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Lost or discarded fishing gear is a death trap for marine life.

The gear “ghost fishes” in the world’s oceans, rivers and bays. The derelict gillnets, traps/pots, longlines and trawls keep trapping and killing fish, crustaceans, marine mammals, sea turtles and seabirds for years after fishermen stop tending them, NOAA says in the 2015 study “Impact of ‘Ghost Fishing’ via Derelict Fishing Gear.”

The result: depleted fish populations, damaged coral reefs and marine fauna, more marine pollution and diminished recreational and commercial catches.

The scope of the problem is daunting. A 2009 United Nations study found that ghost-fishing gear makes up 10 percent, or about 640,000 tons, of marine litter worldwide.

NOAA says a recent study estimates that more than 85,000 ghost lobster and crab traps are scattered through the Florida Keys National Marine Sanctuary alone. The agency also reports that on a typical summer day there are 250,000 crab traps deployed on Chesapeake Bay. It estimates that Bay watermen lose 30 percent of the traps each season due to float lines being cut by propellers or chafed through by wave action or currents.

A one-year Washington Department of Fish and Wildlife survey of derelict shrimp pots found that the pots could capture 3,796 to 7,580 endangered rockfish a year. Another Washington study, in 2010, reported that 870 ghost gillnets recovered from Puget Sound contained more than 32,000 marine animals, including 960 fish (22 species), 509 birds (15 species), 23 mammals (four species) and 65 species of invertebrates.

The types of derelict gear most often cited for ghost fishing are in order of prevalence gillnets, pots/traps, bottom trawl nets and longlines, NOAA says. Ghost-fishing gear, which includes monofilament cast off by recreational anglers, tends to aggregate in convergence zones, or “hot spots,” where winds and currents gather marine debris, including fishing nets hundreds of meters long and huge balls of net.

The best known of these zones is the North Pacific Subtropical Convergence Zone near the northwestern Hawaiian Islands, where — since 1996 — federal and state agencies have removed hundreds of tons of derelict nets from coral reefs in an effort to restore fragile habitat and reduce the gear’s impact on marine fauna. Similar aggregations of gear can be found in South Pacific and North Atlantic convergence zones, NOAA says.

The Hawaiian reefs cleanup cost $25 million, NOAA says, but other volunteer cleanup efforts are costing much less and generating income by recycling derelict gear collected from fishermen or recovered from the ocean.

One of these efforts is the Fishing for Energy Partnership, an alliance of the National Fish and Wildlife Foundation; NOAA’s Marine Debris Program; Covanta, a Morristown, N.J., energy-from-waste company; and Schnitzer Steel Industries, a metals recycler in Portland, Ore. The partnership has removed more than 3 million pounds of old fishing gear and marine debris from U.S. waterways and coastlines since 2008 and converted it into enough clean energy to power 2,200 homes for a month, it says.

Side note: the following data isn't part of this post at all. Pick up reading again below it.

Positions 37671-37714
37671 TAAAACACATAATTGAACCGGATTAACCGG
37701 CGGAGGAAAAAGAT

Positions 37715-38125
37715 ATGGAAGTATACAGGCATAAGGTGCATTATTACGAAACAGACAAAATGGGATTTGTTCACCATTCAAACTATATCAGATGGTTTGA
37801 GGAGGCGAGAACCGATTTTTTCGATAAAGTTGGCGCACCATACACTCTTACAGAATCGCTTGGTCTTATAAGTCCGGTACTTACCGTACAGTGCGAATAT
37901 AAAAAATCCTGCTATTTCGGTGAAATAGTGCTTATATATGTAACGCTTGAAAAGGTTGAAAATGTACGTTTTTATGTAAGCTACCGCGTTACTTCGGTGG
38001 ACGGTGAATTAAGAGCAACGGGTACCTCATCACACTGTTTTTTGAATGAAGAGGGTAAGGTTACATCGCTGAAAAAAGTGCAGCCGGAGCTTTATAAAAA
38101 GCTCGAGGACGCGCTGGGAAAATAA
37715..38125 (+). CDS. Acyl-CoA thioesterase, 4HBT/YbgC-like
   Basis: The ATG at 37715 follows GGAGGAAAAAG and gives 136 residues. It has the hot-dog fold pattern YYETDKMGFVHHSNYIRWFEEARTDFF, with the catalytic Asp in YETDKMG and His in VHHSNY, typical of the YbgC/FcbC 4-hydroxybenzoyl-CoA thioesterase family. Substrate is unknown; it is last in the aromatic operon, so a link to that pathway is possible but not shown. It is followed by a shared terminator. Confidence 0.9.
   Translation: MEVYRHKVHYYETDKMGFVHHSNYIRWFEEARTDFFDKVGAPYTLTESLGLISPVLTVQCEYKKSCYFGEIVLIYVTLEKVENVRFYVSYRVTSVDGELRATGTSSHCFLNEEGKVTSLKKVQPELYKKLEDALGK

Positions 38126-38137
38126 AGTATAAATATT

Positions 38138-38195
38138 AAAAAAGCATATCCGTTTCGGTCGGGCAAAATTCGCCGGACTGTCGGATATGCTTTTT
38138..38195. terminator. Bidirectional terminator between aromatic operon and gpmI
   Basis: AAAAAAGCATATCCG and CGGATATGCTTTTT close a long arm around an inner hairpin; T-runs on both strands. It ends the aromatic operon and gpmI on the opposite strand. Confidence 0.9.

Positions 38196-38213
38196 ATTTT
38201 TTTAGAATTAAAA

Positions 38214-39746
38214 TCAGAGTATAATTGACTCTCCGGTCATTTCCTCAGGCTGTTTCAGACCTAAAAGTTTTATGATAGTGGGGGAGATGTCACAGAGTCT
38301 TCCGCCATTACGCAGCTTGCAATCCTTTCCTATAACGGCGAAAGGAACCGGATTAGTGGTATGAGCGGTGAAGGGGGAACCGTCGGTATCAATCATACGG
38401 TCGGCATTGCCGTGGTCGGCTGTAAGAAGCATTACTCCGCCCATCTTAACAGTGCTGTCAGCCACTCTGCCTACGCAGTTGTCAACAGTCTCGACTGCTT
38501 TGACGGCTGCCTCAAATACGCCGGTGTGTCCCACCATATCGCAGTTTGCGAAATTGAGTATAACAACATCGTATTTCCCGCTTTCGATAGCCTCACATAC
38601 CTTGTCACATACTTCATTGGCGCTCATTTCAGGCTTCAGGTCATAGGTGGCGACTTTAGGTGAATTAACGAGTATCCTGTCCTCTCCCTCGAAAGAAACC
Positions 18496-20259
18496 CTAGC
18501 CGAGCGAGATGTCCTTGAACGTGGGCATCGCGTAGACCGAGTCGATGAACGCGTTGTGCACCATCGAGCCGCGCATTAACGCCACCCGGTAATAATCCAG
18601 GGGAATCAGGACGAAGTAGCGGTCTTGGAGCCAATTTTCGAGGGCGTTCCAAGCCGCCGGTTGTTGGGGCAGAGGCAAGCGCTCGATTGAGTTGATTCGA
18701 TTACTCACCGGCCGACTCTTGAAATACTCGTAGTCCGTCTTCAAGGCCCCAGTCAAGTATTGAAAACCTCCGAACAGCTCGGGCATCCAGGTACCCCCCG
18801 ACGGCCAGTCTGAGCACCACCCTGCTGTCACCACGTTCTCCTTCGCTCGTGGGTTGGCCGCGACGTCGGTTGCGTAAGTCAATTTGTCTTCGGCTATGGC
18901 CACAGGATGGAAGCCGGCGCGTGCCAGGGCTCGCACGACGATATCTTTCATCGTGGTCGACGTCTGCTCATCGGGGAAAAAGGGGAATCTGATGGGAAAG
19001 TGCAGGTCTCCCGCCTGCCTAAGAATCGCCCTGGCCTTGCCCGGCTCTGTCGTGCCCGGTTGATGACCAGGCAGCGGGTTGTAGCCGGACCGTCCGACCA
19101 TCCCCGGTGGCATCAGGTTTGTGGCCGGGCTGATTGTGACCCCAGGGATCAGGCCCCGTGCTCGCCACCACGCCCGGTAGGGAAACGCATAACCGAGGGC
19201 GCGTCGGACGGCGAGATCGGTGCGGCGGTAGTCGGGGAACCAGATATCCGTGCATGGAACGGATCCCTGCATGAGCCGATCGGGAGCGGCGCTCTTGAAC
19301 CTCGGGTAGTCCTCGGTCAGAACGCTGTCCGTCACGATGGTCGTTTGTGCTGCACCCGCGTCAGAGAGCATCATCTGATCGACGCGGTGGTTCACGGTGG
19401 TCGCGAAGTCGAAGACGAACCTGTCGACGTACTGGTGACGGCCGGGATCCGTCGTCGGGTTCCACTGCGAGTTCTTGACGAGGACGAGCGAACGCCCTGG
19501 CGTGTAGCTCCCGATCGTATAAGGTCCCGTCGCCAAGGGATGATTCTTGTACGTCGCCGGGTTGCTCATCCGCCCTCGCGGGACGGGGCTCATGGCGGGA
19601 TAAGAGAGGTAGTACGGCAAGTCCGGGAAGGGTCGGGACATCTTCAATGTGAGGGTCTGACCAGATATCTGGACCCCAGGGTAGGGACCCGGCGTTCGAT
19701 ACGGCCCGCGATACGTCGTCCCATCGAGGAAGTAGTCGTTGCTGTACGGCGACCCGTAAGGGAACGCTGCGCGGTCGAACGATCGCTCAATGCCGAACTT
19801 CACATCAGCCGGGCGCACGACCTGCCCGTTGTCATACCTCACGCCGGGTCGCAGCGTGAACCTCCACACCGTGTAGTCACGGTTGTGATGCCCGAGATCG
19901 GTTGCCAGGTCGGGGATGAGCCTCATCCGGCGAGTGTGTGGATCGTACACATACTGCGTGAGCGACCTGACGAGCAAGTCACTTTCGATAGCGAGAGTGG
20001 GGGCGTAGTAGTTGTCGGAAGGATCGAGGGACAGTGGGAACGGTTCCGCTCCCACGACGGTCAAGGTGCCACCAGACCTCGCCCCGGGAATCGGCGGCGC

"Together, with the help of fishermen in over 49 communities across the nation, we are ensuring retired gear is disposed of properly and not 'fishing' longer than intended,” says Nancy Wallace, director of NOAA’s Marine Debris Program.

One way to prevent derelict gear from becoming “ghost gear” is to teach fishermen to turn their worn-out nets and traps in to their port for recycling instead of dumping them into the ocean.

The port of Wellfleet, Mass., has collected 367,000 pounds of old gear from fishermen since 2008. Other high-volume collection points are Newport, Ore. (352,480 pounds); New Bedford, Mass. (285,000 pounds); and Point Judith, R.I. (242,000 pounds).

"Each participating port has helped us to reach this milestone by promoting this free program to their fishermen," says Michelle Pico, the NFWF's marine conservation director.

Another group, Healthy Seas, based in Europe, is sending divers out to recover ghost nets from the Adriatic and North seas, and has been scouting the Mediterranean Sea and the California coast for future cleanups. Healthy Seas says it recovers the nylon nets, cleans them of organic, plastic or metallic material, and recycles them into econyl, a regenerated nylon yarn. Manufacturers are using the yarn to produce apparel and other textiles — socks, underwear, swimming suits and carpet tiles.

Healthy Seas says it is involving fishermen and port authorities in collecting and recovering used nets that otherwise would be destined for incineration — in the best case — or dumping into the ocean or a landfill. The organization recently enlisted the support of Norway’s Egersund Group, a global fishing supplier, as a ghost buster, raising awareness among fishermen of the need to properly dispose of derelict gear.

The Healthy Seas initiative “fits in with Egersund Group’s commitment to developing a business model that aims to enhance sustainability in the fishing industry and aquaculture,” Egersund managing director Geir Henning Risholm says.


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